Michele said...

Stopping by to say hello....

Much like Michelle I love reading about the passion you have for your job. We are all lucky that you promised your friend this story, it is indeed a great story.

You remarked that the upward mobility at your level is huge, may I add that your gift of writing will no doubt also greatly enhance your upward mobility.

Sidenote: No one has ever said hello to me more than once (in one day) while playing the M&G, it inspired me to come visit to say hello back-at-ya.

Well, actually, it was one of the reasons I was inspired.

MsT said...

Last year we had 2 fires on the outskirts of our little tourist town, and we are all hoping and praying that does not happen this year. Exciting recounting of your nick of time scoop!

Alex said...

Some great writing. It is great to hear that you really enjoy your job - sometimes (only sometimes) that makes the less pay worth it :) Australia also gets some very bad bushfires in summer... mostly arson so its pretty discouraging that someone would want to cause so much damage to people. Michele says hi again!

Anonymous said...

Oh Mr. A., what a GREAT account of your whirlwind story!! Talk about being in the right place at the right time. I felt like I was running right along side of you as you rushed to get the interviews and write the piece.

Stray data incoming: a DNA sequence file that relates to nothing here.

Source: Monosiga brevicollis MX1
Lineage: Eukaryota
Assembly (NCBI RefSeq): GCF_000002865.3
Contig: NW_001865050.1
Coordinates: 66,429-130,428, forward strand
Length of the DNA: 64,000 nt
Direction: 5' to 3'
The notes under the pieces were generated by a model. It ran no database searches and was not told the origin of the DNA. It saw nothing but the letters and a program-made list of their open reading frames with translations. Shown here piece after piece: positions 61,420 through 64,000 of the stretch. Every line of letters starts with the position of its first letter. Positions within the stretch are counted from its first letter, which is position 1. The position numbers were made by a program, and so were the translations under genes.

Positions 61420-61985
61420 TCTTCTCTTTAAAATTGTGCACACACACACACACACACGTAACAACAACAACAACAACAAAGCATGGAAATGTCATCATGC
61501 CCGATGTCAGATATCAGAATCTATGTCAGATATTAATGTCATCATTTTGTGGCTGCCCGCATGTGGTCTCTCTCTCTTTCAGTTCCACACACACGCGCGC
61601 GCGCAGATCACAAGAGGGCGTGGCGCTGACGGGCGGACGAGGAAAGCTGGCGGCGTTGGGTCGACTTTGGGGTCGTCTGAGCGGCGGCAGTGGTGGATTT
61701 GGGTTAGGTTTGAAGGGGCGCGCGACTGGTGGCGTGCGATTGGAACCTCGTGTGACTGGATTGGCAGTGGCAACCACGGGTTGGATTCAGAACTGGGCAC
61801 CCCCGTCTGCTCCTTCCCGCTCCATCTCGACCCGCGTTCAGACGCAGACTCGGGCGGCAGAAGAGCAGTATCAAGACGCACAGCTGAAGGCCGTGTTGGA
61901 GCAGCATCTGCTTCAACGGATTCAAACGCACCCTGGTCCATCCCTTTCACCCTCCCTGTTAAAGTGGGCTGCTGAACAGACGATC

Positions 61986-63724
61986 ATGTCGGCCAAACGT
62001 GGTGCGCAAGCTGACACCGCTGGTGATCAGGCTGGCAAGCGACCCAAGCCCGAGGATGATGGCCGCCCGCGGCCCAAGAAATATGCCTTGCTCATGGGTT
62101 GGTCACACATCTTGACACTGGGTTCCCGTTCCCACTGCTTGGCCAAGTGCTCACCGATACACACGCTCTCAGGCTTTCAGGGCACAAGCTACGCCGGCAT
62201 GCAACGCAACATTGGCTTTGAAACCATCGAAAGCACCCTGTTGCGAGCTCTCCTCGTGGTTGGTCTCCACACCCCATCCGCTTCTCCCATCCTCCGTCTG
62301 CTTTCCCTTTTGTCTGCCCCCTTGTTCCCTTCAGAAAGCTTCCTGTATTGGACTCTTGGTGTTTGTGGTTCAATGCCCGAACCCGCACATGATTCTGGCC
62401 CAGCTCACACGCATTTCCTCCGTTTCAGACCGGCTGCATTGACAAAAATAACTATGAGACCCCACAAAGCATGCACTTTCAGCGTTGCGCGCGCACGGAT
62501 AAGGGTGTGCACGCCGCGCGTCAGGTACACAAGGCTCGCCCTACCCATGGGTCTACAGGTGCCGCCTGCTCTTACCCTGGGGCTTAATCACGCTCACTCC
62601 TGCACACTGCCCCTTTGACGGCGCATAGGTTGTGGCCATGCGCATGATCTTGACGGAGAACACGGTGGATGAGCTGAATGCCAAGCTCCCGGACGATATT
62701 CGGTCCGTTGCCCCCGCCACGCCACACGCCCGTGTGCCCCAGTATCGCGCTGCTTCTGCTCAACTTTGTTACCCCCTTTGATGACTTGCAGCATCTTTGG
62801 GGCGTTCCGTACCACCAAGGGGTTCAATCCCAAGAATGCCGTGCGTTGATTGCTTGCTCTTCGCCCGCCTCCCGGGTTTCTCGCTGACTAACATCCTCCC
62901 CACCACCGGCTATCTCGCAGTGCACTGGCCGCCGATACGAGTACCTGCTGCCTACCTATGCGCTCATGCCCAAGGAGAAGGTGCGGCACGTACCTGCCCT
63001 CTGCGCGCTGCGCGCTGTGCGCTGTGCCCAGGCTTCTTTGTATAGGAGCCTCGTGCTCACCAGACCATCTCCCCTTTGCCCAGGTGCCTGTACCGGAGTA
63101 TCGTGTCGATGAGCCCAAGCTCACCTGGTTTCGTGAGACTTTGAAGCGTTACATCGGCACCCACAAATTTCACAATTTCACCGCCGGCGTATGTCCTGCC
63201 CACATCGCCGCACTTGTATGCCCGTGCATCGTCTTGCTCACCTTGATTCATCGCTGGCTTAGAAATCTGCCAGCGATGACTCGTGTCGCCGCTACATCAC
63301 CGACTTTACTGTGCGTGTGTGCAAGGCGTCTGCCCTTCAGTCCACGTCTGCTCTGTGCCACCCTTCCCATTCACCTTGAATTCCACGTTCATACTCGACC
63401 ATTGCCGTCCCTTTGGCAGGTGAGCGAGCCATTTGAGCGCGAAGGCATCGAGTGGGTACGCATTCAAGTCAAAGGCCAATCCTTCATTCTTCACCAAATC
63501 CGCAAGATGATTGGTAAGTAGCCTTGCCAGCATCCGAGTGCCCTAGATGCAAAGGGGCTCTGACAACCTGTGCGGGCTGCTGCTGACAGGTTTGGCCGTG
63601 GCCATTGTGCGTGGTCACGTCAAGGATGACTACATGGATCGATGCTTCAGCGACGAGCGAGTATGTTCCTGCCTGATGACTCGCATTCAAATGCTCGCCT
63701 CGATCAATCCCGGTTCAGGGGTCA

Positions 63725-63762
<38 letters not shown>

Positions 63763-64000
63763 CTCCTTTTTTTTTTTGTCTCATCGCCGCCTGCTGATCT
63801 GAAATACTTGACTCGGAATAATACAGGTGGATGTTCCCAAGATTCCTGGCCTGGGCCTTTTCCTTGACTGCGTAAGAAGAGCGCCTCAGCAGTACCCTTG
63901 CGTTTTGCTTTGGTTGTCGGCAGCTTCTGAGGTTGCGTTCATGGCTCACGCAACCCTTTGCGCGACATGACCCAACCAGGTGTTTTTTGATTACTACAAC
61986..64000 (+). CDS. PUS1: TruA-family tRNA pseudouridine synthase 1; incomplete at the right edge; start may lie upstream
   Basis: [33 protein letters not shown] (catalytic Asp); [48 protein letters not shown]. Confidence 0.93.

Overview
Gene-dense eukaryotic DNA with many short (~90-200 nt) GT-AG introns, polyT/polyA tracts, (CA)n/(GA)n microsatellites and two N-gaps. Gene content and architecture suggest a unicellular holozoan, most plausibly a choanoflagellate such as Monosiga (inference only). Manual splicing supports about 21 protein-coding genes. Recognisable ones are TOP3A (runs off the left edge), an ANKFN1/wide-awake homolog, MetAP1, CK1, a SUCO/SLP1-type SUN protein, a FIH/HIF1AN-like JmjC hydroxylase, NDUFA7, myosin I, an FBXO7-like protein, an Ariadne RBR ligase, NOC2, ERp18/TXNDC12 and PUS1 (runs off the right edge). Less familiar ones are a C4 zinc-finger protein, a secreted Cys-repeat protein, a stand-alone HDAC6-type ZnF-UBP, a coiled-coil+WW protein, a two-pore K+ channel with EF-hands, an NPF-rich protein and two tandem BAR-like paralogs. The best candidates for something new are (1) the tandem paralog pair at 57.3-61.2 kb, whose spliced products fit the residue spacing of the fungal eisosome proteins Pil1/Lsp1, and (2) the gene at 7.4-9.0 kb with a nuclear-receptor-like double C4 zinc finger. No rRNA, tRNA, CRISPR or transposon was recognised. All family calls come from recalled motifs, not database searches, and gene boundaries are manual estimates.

And kudos to you! Not many people can say they love their job and I can tell, just by the enthusiasm that seeps through your writing, that you do indeed love what you do.

And lastly? Congrats on your (upcoming?) graduation!

carmilevy said...

Whatever you do, please be careful. The world needs your voice.

You speak so eloquently of the journalist's calling, of why the story matters above all. You've helped me remember my days as a beat reporter all too well. Thanks!

Michele thanks you, too!

Anonymous said...

Great story. Thanks for sharing that.

Michele says, "Cheers."

Marybeth said...

I can really connect with your 25 year plan. I've got one of those, too. Michele sent me but if you don't mind, I'd like to add you to my blog list. I'll be back!

shoeaddict said...

Thank you so much for the fantastic words you left at my blog on my piece about my friend and his death. I was blown away by the compliment(s). You told me that I did exactly what I hoped to do with my writing.